The ubiquitin binding motif of TLS polymerases, such as polη, has been suggested to facilitate their recruitment to DNA damage sites (Bienko et al., 2005; Plosky et al., 2006). To test if the NZF motif of ZRANB3 could promote the interaction with PCNA after DNA damage, U2OS cells expressing WT ZRANB3 or ZRANB3 mutated in the PIP and APIM motifs or in the NZF motif were untreated or treated with UV radiation in the presence of caffeine, which was used to facilitate the recruitment of ZRANB3 to damage sites, as discussed above. Protein complexes were then crosslinked with formaldehyde and immunoprecipitated with an anti-PCNA antibody, after which crosslinks were reversed. As shown in Figure 3A, treatment with UV and caffeine stimulated the association of WT ZRANB3 with PCNA, and this stimulation was reduced more than two-fold in the NZF mutant ZRANB3, suggesting that the NZF motif promotes the interaction between ZRANB3 and PCNA after DNA damage.
To test if the association between ZRANB3 and PCNA after UV radiation could be further stimulated by increasing the levels of the ubiquitinated forms of PCNA, 293T-Rex cells expressing FLAG-ZRANB3 were treated with siRNAs targeting the deubiquitinase USP1, which regulates the levels of mono- and poly-ubiquitinated forms of PCNA (Brun et al., 2010; Huang et al., 2006; Yang and Zou, 2009). Following crosslinking and immunoprecipitation of PCNA protein complexes, we observed that USP1 depletion led to an approximately two-fold increase in the interaction of FLAG-ZRANB3 with PCNA after UV radiation and caffeine treatment (Figure 3B). Moreover, USP1 siRNA depletion promoted to the association of multiple ubiquitinated forms of PCNA with FLAG-ZRANB3 following ZRANB3 immunoprecipitation from U2OS cells after UV and caffeine treatment (Figure 3C). However, mutation of the NZF motif of ZRANB3 led to defective interaction with poly-ubiquitinated PCNA, further confirming our in vitro interaction data.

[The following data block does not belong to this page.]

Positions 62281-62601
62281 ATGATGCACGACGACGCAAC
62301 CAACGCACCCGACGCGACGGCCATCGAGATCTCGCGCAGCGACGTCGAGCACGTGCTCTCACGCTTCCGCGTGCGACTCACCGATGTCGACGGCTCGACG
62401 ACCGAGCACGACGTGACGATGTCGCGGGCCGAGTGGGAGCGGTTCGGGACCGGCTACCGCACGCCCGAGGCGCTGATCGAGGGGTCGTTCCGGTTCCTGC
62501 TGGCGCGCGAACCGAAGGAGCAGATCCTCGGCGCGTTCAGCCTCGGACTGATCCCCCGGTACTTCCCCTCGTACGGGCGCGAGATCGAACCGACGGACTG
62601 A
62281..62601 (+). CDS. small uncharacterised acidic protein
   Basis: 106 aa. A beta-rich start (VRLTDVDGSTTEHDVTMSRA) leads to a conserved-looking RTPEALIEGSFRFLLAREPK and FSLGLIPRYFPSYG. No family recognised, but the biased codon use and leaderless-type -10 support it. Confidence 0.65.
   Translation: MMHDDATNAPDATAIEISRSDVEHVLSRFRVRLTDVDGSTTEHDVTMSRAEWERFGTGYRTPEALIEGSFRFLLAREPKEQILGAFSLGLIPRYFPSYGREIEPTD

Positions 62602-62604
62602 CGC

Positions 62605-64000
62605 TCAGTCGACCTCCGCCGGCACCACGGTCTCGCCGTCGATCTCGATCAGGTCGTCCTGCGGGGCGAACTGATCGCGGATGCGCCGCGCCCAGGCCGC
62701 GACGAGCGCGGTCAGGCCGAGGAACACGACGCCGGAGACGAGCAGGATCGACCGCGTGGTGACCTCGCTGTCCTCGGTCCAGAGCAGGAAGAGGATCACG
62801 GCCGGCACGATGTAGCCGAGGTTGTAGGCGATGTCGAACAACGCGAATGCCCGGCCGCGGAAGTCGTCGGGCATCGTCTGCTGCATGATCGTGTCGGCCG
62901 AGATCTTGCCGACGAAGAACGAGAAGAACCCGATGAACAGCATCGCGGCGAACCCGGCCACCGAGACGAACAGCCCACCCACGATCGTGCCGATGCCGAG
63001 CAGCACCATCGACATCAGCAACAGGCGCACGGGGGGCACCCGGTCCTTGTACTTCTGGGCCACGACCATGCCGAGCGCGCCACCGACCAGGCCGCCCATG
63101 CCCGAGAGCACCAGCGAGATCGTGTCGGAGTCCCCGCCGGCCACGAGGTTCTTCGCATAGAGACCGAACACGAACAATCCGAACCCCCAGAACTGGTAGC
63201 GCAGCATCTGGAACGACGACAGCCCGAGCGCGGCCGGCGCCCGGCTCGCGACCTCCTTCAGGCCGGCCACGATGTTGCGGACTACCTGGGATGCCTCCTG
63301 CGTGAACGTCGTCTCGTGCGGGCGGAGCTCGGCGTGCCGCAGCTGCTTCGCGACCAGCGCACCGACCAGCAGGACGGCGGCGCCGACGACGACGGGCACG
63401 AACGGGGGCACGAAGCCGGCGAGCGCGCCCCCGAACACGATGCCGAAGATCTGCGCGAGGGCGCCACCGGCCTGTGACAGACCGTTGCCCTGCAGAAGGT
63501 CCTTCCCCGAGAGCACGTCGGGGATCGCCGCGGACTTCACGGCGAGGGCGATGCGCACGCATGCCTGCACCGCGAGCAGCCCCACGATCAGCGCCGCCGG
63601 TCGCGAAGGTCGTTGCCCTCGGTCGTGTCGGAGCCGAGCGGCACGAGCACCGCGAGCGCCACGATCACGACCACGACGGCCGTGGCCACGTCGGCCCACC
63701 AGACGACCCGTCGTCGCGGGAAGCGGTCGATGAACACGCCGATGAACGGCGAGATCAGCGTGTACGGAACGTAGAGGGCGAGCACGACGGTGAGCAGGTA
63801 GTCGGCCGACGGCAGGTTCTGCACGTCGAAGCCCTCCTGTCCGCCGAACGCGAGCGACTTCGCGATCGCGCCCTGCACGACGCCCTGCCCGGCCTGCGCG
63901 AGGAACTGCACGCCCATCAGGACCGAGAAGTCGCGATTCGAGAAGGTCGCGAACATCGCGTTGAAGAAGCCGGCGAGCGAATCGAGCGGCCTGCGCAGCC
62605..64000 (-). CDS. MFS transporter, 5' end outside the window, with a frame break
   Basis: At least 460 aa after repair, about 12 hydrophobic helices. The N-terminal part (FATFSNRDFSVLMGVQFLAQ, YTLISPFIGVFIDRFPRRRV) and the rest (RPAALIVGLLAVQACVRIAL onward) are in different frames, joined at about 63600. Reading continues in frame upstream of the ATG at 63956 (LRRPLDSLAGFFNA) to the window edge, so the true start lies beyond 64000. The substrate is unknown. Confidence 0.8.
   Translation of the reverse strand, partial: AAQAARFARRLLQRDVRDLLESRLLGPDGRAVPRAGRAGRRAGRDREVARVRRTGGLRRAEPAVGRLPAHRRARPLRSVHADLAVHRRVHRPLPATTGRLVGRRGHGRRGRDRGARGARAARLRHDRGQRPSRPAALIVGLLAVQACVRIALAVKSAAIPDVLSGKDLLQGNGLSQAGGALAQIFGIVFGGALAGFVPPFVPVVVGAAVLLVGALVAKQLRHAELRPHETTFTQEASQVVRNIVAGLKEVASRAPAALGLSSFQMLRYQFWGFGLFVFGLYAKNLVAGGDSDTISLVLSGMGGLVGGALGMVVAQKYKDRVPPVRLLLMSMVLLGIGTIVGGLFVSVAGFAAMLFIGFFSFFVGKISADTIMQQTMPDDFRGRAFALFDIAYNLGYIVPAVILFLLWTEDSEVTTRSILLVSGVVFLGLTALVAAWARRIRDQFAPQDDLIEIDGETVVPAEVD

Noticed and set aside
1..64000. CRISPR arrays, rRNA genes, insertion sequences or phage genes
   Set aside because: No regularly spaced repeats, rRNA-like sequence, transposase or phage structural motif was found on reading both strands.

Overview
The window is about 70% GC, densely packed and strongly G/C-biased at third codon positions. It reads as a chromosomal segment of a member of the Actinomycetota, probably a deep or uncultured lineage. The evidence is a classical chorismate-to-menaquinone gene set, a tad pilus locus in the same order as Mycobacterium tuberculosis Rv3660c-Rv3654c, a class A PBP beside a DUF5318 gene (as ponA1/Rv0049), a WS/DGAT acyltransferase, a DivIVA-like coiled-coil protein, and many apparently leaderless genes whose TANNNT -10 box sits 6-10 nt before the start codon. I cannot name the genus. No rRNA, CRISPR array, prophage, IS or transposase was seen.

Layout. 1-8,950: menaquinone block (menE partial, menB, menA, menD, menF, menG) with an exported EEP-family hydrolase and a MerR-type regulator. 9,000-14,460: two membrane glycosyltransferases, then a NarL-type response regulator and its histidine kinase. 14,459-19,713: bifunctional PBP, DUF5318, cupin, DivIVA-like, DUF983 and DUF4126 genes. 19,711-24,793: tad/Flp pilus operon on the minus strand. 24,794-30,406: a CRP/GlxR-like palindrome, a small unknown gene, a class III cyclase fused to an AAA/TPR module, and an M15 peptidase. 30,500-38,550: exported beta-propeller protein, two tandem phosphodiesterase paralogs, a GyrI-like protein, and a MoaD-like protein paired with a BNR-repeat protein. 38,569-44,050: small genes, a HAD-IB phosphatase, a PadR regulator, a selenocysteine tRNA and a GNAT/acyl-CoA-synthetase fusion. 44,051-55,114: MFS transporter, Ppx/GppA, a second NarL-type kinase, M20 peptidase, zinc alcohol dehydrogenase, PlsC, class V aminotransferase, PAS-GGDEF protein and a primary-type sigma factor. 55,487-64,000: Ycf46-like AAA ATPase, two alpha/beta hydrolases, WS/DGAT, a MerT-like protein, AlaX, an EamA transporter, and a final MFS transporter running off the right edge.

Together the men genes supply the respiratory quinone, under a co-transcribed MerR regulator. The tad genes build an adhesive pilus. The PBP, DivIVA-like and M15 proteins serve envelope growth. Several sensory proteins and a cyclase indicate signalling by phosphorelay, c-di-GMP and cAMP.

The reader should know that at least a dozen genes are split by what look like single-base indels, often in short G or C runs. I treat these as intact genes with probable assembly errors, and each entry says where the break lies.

ZRANB3 is transiently recruited to DNA damage sites showing reduced localization to laser-induced stripes 30 min after microirradiation (Figure 3D). Interestingly, USP1 siRNA depletion prevented the dissociation of ZRANB3 from DNA damage sites and led to the persistence of ZRANB3 stripes 30 min after microirradiation (Figures 3D and S4B). Conversely, siRNA depletion of RAD18 or UBC13 decreased the number of ZRANB3 stripes without affecting the initial recruitment of ZRANB3 to DNA damage sites (Figures 3D and S4A–B). In agreement with this, mutation of the NZF motif resulted in defective retention of ZRANB3 to laser-induced stripes with or without USP1 siRNA treatment (Figures 3D and S4C–D). The observation that the initial recruitment of ZRANB3 is not significantly affected by depletion of RAD18 or UBC13 and by mutation of the NZF motif suggests that ZRANB3 could be initially recruited to DNA damage sites independently of PCNA ubiquitination. The subsequent ubiquitination of PCNA by RAD18 and UBC13 at sites of DNA damage could then provide an additional interaction surface important for the retention of ZRANB3.
In agreement with the results described above, depletion of USP1 induced the formation of an extensive number of spontaneous ZRANB3 foci that co-localized with PCNA and ubiquitinated proteins (as detected by the FK2 antibody) (Figure 3E). Mutation of the NZF motif resulted in a 4-fold decrease in the number of cells with spontaneous ZRANB3 foci co-localizing with PCNA after USP1 depletion, further suggesting that the NZF motif is important for the association of ZRANB3 with ubiquitinated PCNA (Figures 3F and S4G). The spontaneous ZRANB3 foci induced by USP1 depletion co-localized also with WRNIP1 and RAD18 (Figure 3E). WRNIP1 is a RAD18- and WRN-interacting ATPase, which associates with sites of replication stress and binds ubiquitinated proteins through a UBZ motif (Bish and Myers, 2007; Crosetto et al., 2008; Kawabe et al., 2006; Yoshimura et al., 2009). As shown in Figure S4H, WRNIP1 was identified in ZRANB3 immunoprecipitates following USP1 depletion in combination with UV and caffeine treatment. Interestingly, Mgs1, the yeast ortholog of WRNIP1, has recently been reported to associate with ubiquitinated PCNA (Saugar et al., 2011). These observations suggest that both ZRANB3 and WRNIP1 may associate with poly-ubiquitinated PCNA.